This recipe for za'atar roast chicken uses this Middle Eastern blend of spices to flavor spatchcock-style whole chicken along with simple roasted sumac potatoes. It's a delicious one pan dish.
The inspiration for this actually came from an instagram post of a friend who was cooking from one of Ottolenghi's cookbooks. I saw the combination of flavors and knew I had to try that out for a future recipe. I've never actually seen his cookbook recipe so if you're coming here looking for a knockoff, I am so sorry to disappoint!
What attracted me to the combination of spices though is it's a great pairing of flavors, particularly for those who might be triggered by citrus. This whole meal only dirties one pan and is really simple to make with a wonderful and unique flavor combination.
What are Za'atar and Sumac?
Za'atar and sumac are two Middle Eastern spices - za'atar actually being a blend of spices. You can make your own za'atar at home by combining cumin, sesame seeds, thyme and sumac...or some similar combination. There are tons of recipes for this online. Or you can make it really easy on yourself and just pick up a pre-blended version from most grocery stores. If you're following a migraine diet, just watch out for lemon peel.
Sumac, I swear this isn't the poisonous sumac you're probably thinking of, is a bright red spice with a tart, lemony flavor. It's a wonderful substitute for lemon in savory recipes. It also has some great antioxidant properties as well...yay health! Sumac pairs so well with roasted chicken and potatoes, so you can use this spice anytime without making a whole roasted chicken.
How to Spatchcock a Whole Chicken
What exactly is "spatchcock" chicken? It's a method where the backbone of the chicken is removed, creating a flat whole chicken that is able to roast faster than a traditional whole chicken. For some people the time saving of about 30-40 minutes is worth the Game of Thrones scene in the kitchen. The whole bird cooks in about 40-45 minutes, depending on how large it is.
All you need is really sharp kitchen shears/scissors to cut through some of the bones. I'll take you through the step by step process.
- Place your bird breast side down, with the spine facing you. Confront the bird with your shears, either starting at the neck or at the base.
- Carefully start cutting on one side of the backbone all the way through to the other end.
- It might be easier for you to turn the bird to begin cutting the opposite side.
- Remove the backbone, and snip the breastbone to help the bird lay flat (you will also need to shove down on the breast a bit to flatten it.
- Place in a baking dish, breast side up, with legs spread out and flattened.
- Slide fingers under the skin of the breast, loosening it a bit, and apply olive oil and minced garlic.
If this is too much for you, don't worry. You can easily make this recipe as a whole roasted chicken. It will just take a bit longer.
This za'atar roast chicken with potatoes is already gluten and dairy free, so not much needs to be modified if you have additional dietary restrictions.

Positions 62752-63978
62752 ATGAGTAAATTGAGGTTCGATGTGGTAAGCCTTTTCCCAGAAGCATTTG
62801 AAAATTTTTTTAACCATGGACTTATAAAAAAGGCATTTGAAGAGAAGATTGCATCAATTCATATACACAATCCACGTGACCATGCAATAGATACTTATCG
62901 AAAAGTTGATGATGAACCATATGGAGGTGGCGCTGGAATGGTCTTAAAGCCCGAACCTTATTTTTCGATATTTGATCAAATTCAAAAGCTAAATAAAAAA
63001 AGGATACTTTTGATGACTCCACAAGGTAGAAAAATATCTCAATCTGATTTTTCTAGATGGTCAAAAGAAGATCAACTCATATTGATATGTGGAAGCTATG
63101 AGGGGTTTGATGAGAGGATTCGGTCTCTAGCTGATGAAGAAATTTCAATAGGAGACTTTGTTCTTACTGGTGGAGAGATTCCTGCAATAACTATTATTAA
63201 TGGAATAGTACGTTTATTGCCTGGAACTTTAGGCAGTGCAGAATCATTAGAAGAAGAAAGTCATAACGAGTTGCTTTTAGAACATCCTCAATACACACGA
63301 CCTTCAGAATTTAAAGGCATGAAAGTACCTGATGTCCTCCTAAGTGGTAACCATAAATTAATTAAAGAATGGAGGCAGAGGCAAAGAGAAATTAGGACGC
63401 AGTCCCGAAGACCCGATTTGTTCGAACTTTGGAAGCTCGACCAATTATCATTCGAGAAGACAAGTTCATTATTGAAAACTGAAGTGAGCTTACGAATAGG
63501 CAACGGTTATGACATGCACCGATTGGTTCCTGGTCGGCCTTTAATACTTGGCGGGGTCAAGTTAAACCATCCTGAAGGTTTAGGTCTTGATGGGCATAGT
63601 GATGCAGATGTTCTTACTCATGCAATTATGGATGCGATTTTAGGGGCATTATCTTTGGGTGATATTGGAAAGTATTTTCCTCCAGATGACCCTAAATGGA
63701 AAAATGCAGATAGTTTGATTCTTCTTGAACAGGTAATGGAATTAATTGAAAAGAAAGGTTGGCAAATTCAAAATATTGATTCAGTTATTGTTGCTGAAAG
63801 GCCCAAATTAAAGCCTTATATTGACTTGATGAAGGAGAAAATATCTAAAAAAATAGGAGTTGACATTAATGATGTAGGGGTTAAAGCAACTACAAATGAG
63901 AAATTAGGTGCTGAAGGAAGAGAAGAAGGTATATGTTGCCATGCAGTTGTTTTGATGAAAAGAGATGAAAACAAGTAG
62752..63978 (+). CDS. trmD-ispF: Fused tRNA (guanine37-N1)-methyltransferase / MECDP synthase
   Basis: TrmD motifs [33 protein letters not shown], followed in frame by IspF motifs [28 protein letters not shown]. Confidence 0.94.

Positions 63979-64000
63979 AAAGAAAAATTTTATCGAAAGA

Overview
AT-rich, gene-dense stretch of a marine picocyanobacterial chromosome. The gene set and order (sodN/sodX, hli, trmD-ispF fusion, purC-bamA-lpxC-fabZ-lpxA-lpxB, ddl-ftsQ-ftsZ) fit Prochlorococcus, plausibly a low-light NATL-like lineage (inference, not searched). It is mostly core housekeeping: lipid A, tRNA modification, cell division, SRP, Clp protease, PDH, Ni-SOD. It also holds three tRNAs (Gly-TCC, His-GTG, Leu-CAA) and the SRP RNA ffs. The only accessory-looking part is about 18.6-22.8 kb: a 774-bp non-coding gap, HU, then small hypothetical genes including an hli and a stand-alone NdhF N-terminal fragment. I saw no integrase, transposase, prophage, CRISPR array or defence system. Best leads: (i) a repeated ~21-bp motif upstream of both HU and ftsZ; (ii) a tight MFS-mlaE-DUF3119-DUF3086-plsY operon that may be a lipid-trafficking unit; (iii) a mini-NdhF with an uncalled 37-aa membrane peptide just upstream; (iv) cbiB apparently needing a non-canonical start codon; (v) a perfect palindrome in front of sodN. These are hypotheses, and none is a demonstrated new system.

If you're looking for something a little bit faster than a spatchcock chicken, I've also done this recipe with roasted chicken breasts. They take about 20-30 minutes total. Typically I'll start off by roasting the potatoes for about 15-20 minutes, then add the chicken breasts and cook another 20 minutes. I guess this actually ends up being similar cooking times in the end, but might be easier if you already have boneless chicken breasts on hand.
I like to serve this with green beans or a simple side salad. The chicken and potatoes have wonderful, bold flavors so a simple side works great here. Hummus and pita would also be a great appetizer. Za'atar pairs beautifully when sprinkled on top of hummus.
Other Chicken Recipes
For more easy chicken recipes like this chicken with za'atar, see the below ideas!
Za'atar Roast Chicken with Potatoes
- 1 tablespoon olive oil
- 1 pound yukon gold potatoes, cut into wedges
- 2-3 shallots, peeled and cut into wedges
- 1 teaspoon sumac
- 4 pound whole chicken
- 1 tablespoon olive oil
- 2-3 garlic cloves, minced
- 2½ tablespoons za'atar
- kosher salt and black pepper
- Preheat the oven to 425 degrees F. In a roasting pan large enough to lay your chicken flat (you can also use a high rimmed baking sheet), toss the wedged potatoes and shallots with olive oil, sumac, and salt and pepper to your liking (I typically start with ½ teaspoon). Spread them in a single layer.
- Spatchcock the chicken using the pictures from the post. Start by using your kitchen shears to cut along one side of the backbone (breast side down). You may have to make smaller snips in thick parts. Flip and cut out the other side of the backbone. Use your scissors to snip at the breastbone. You can also press hard on it to sort of "break" it enough to lay completely flat. Place the chicken in the roasting pan, surrounded by the potatoes, breast side up with legs spread. Tuck the wings if you can.
- Slide your fingers between the skin and the meat to loosen it a bit, then apply a little bit of olive oil and the minced garlic between the meat and the skin. Rub the rest of the olive oil on the outside of the skin and top with the za'atar all over (you can rub this under the skin too). Sprinkle with kosher salt and pepper.
- Roast for 45 minutes or until a meat thermometer reads 165 degrees F in the thickest part of the breast. Remove from oven, cover with foil, and allow it to cool for about 5 minutes before slicing. Serve with sumac potatoes and shallots.
- Za'atar and sumac can be found at most grocery stores or online, like Amazon. You can also make your own at home with easy recipes online. If you're following a migraine diet, just watch out for lemon peel. I used a homemade za'atar blend and Morton and Bassett Sumac.
- For a whole roasted chicken (with the backbone), increase the cooking time to about 1 hour and 10 minutes.